The Day After (Or, My Thoughts on the Election)

“We are only as strong as we are united, as weak as we are divided.” ~ J.K. Rowling, Harry Potter and the Goblet of Fire

For the first time ever following a presidential election, I woke up this morning and wept.

Because I am heartbroken about what happened last night.


Devastated that so many people in our country allowed fear and hatred to be the driving force in determining how they ultimately decided to vote.

I realize now how naive I have been. How blind I have been to the racism and the sexism and the bigotry still alive in this country. And how much work there is left to do to make things better.

To guarantee rights to every citizen, regardless of gender or sexuality or age or race. To educate people about equality. To dismantle fear about those who might live and believe differently than we do in our own lives.

So, yes, this morning I woke up and wept. And I felt ashamed to be an American. I felt angry and disheartened and hopeless. And, honestly, confused about how this happened.

But then I decided that I get to choose how to respond to this situation.

And I don’t want to respond by shutting down or hiding or pretending that what I do in this moment doesn’t matter. Because it does. What we all do matters.

We have to lift each other up. Come together. Refuse to be bullied. Protect our less privileged friends whenever possible.


Last night’s vote was a vote against women. Against minorities. Against the LGBT+ community. Against immigrants. Against healthcare for everyone. Against the environment. Against science.

I want every woman in my life to know that I am with her. That I will fight for her right to be paid fairly, to hold positions of power, to choose what to do with her body at all times.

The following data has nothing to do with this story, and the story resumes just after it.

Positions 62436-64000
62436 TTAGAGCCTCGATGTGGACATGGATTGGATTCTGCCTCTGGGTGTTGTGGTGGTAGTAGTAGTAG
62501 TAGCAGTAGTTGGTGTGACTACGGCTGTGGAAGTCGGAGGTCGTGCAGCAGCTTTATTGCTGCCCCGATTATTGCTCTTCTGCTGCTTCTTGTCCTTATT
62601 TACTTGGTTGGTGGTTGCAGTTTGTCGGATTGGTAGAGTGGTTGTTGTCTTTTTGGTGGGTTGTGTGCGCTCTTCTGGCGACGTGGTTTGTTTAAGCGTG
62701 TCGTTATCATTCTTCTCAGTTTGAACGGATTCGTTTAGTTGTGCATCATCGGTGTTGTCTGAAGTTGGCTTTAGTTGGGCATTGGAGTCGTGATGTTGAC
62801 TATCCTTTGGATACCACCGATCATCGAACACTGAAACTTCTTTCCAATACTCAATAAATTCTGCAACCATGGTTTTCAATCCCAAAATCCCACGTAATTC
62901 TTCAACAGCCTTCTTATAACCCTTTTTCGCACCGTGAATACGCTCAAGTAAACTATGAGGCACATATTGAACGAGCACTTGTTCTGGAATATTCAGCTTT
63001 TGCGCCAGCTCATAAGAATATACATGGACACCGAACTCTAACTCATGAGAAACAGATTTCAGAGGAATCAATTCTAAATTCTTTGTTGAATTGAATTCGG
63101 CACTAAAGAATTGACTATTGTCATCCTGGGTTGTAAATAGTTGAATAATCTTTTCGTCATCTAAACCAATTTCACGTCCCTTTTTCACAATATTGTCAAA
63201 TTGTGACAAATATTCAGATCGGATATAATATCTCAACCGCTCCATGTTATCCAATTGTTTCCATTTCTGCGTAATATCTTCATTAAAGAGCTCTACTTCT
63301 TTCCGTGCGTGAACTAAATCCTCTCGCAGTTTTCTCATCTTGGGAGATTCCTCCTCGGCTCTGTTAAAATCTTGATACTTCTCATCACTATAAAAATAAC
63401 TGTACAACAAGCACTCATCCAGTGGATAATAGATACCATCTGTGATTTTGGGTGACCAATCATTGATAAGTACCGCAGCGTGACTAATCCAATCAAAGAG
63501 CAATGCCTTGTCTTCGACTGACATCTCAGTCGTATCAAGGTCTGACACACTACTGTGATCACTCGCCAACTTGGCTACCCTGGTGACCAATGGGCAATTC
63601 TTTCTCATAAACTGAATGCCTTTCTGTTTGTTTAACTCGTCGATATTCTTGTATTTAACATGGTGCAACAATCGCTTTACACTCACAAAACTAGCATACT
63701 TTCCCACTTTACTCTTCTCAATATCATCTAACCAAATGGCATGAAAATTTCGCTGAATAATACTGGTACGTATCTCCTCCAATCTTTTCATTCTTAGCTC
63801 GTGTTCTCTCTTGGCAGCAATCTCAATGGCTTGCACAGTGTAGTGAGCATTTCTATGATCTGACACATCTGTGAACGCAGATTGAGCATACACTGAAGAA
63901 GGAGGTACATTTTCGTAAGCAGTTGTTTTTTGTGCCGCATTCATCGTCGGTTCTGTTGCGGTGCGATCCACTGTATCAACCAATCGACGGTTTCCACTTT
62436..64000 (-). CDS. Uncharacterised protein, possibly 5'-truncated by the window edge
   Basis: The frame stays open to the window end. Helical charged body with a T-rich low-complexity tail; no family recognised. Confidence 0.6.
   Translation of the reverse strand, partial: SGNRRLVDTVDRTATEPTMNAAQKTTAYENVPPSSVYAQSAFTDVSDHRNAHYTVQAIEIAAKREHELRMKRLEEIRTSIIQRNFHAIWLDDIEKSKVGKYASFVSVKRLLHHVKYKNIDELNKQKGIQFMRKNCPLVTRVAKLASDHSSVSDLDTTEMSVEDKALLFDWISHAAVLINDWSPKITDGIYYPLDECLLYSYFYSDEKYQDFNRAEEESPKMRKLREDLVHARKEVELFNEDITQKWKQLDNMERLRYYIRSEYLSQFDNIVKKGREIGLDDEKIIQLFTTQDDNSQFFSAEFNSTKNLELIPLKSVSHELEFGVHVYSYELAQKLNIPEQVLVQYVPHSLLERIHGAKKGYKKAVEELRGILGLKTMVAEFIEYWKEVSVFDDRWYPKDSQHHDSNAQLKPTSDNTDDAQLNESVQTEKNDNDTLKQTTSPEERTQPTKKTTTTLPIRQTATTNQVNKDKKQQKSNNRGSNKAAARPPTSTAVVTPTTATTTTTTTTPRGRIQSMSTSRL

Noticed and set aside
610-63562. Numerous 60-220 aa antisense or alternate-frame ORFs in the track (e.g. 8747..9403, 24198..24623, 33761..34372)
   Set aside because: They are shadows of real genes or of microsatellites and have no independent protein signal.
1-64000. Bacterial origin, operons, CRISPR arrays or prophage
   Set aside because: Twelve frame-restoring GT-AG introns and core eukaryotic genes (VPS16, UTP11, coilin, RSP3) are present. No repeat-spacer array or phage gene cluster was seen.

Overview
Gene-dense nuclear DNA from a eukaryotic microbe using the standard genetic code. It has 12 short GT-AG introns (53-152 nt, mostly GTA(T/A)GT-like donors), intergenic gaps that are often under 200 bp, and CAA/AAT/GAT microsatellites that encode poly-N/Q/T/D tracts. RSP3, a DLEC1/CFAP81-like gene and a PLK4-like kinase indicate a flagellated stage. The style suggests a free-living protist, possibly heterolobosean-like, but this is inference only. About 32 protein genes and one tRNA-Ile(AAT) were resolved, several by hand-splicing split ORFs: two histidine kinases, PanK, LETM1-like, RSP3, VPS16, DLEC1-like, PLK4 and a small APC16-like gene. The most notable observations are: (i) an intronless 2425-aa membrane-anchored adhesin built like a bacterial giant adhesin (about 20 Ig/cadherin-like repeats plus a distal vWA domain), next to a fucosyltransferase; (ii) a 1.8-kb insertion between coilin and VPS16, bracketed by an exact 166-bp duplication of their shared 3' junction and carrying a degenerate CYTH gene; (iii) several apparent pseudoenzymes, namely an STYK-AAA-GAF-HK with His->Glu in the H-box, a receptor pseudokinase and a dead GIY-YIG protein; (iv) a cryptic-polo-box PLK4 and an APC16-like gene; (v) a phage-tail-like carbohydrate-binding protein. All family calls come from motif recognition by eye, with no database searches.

I want all of my LGBT+ friends to know that I am with them. And that I will fight for their rights to be treated equally, to love and marry whomever they choose, to be respected in this country.

I want every person of color to know that I am with them. And that I will fight for their right to be treated fairly, to go to the grocery store without worrying about their safety, to not fear that their sons and brothers and husbands and fathers will not return home at the end of an ordinary day.

I want immigrants to know that I am with them. That I will fight for their right to be here, because the truth is we are all descendants of immigrants. ALL of us.

I don’t normally post about politics on my business website, but I feel strongly that it is important to name and own my beliefs about the issues at hand. To support every person in my life who was and will be directly harmed by last night’s decision, all of those who might be denied rights they have fought tirelessly to win because of who will soon hold the highest office in this country.

And to let you know that you are welcome here. No matter your race or gender or sexual orientation. I stand with you. Always.


We are in this together.